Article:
LOS ANGELES – The Justice Department today announced a multinational operation involving actions in the United States, France, Germany, the Netherlands, the United Kingdom, Romania, and Latvia to disrupt the botnet and malware known as Qakbot and take down its infrastructure.
The Qakbot malicious code is being deleted from victim computers, preventing it from doing any more harm. The Department also announced the seizure of more than $8.6 million in cryptocurrency in illicit profits.
The action represents the largest U.S.-led financial and technical disruption of a botnet infrastructure leveraged by cybercriminals to commit ransomware, financial fraud, and other cyber-enabled criminal activity.
“Cybercriminals who rely on malware like Qakbot to steal private data from innocent victims have been reminded today that they do not operate outside the bounds of the law,” said Attorney General Merrick B. Garland. “Together with our international partners, the Justice Department has hacked Qakbot’s infrastructure, launched an aggressive campaign to uninstall the malware from victim computers in the United States and around the world, and seized $8.6 million in extorted funds.”
“An international partnership led by the Justice Department and the FBI has resulted in the dismantling of Qakbot, one of the most notorious botnets ever, responsible for massive losses to victims around the world,” said United States Attorney Martin Estrada. “Qakbot was the botnet of choice for some of the most infamous ransomware gangs, but we have now taken it out. This operation also has led to the seizure of almost 9 million dollars in cryptocurrency from the Qakbot cybercriminal organization, which will now be made available to victims. My Office’s focus is on protecting and vindicating the rights of victims, and this multifaceted attack on computer-enabled crime demonstrates our commitment to safeguarding our nation from harm.”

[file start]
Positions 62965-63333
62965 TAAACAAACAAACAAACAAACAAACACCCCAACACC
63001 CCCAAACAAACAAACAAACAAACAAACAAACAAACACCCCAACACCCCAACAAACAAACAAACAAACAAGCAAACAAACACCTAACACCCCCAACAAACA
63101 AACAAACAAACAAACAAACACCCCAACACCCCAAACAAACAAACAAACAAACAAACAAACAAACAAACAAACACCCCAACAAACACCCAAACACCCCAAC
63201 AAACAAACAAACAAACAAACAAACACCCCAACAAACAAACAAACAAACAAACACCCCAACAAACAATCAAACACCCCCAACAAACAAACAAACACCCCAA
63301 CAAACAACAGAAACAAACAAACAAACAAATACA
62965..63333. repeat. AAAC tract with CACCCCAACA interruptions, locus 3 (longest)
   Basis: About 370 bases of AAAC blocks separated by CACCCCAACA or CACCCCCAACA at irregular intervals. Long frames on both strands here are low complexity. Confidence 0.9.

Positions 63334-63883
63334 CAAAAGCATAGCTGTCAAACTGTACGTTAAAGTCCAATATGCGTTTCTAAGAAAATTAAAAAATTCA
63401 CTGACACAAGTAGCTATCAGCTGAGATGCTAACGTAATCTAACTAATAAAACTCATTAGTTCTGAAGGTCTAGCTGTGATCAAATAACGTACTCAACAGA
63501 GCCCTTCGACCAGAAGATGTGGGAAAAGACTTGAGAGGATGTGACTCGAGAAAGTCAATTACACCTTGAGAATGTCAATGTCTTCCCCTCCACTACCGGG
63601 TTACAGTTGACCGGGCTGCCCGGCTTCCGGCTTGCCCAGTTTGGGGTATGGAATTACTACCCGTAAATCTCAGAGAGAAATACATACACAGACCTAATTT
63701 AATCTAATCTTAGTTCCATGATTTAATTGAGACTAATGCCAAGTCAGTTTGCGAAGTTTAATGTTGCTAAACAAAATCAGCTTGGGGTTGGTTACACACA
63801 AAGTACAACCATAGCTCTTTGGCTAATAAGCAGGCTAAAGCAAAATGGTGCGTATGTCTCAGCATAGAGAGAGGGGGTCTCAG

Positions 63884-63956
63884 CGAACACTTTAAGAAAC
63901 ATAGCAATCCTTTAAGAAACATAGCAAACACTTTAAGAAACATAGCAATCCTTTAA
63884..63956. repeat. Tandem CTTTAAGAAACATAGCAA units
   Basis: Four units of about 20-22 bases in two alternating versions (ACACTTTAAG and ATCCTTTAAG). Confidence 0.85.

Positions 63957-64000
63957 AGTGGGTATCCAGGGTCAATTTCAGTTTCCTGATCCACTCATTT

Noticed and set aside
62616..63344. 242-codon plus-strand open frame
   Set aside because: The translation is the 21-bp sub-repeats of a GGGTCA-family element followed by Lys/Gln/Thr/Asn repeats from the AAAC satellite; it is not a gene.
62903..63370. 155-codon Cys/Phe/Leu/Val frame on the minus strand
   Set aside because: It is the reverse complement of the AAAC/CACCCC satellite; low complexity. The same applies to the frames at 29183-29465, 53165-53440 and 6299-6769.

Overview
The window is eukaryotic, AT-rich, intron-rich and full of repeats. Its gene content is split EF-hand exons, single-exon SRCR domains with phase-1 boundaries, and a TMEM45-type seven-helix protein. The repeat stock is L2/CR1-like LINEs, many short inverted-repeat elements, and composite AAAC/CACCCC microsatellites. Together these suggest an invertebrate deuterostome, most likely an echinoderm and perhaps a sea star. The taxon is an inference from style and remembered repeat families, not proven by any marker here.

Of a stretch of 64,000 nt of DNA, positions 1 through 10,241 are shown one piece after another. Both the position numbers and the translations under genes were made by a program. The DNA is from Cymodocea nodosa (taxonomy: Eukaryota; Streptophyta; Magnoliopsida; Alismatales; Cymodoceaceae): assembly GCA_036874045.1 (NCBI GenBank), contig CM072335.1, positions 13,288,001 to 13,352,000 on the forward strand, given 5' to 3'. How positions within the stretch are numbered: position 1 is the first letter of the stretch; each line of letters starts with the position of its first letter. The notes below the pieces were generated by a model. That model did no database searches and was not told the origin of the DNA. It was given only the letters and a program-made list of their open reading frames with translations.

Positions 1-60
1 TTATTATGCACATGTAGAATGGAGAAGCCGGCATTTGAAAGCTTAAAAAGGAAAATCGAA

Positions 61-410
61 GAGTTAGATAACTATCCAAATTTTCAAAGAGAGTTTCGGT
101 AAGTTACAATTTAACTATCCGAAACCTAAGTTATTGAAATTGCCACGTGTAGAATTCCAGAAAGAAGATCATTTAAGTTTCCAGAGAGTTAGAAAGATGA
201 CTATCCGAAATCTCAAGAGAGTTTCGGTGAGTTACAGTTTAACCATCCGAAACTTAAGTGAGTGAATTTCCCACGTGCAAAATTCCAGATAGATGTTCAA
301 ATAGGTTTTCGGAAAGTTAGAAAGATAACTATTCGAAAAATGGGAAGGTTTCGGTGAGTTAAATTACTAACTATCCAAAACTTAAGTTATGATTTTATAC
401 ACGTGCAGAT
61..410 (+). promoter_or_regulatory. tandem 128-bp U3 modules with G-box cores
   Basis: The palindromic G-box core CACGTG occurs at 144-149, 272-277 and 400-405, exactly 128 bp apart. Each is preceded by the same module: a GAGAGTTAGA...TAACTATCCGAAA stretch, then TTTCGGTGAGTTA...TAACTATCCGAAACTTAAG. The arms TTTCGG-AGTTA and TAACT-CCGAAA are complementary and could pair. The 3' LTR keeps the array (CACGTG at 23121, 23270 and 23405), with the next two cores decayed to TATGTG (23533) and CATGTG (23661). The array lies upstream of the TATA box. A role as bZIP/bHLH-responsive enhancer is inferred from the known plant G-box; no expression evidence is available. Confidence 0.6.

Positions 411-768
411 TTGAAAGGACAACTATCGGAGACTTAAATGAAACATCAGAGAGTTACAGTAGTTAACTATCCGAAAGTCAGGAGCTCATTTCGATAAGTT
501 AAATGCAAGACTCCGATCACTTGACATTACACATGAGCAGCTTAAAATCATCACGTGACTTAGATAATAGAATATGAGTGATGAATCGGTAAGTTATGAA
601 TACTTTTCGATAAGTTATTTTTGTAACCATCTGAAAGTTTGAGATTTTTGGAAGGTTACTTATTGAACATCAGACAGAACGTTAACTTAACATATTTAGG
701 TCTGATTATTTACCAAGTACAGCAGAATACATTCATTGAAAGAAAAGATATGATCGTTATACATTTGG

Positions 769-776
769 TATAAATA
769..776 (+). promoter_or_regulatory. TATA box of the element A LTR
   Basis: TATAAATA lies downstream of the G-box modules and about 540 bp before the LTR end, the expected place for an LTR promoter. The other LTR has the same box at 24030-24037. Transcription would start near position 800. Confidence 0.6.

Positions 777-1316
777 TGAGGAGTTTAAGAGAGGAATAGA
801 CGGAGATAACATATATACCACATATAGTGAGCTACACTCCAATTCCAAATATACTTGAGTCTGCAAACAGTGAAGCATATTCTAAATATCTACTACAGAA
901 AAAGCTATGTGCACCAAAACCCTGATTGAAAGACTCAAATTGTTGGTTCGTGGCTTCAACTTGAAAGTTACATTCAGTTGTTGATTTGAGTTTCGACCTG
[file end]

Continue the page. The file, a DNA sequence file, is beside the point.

“The Operation ‘Duck Hunt’ Team utilized their expertise in science and technology, but also relied on their ingenuity and passion to identify and cripple Qakbot, a highly structured and multi-layered bot network that was literally feeding the global cybercrime supply chain,” said Donald Alway, the Assistant Director in Charge of the FBI’s Los Angeles Field Office. “These actions will prevent an untold number of cyberattacks at all levels, from the compromised personal computer to a catastrophic attack on our critical infrastructure."
According to court documents, Qakbot, also known by various other names, including “Qbot” and “Pinkslipbot,” is controlled by a cybercriminal organization and used to target critical industries worldwide. The Qakbot malware primarily infects victim computers through spam email messages containing malicious attachments or hyperlinks. Once it has infected a victim computer, Qakbot can deliver additional malware, including ransomware, to the infected computer. Qakbot has been used as an initial means of infection by many prolific ransomware groups in recent years, including Conti, ProLock, Egregor, REvil, MegaCortex, and Black Basta. The ransomware actors then extort their victims, seeking ransom payments in bitcoin before returning access to the victim computer networks.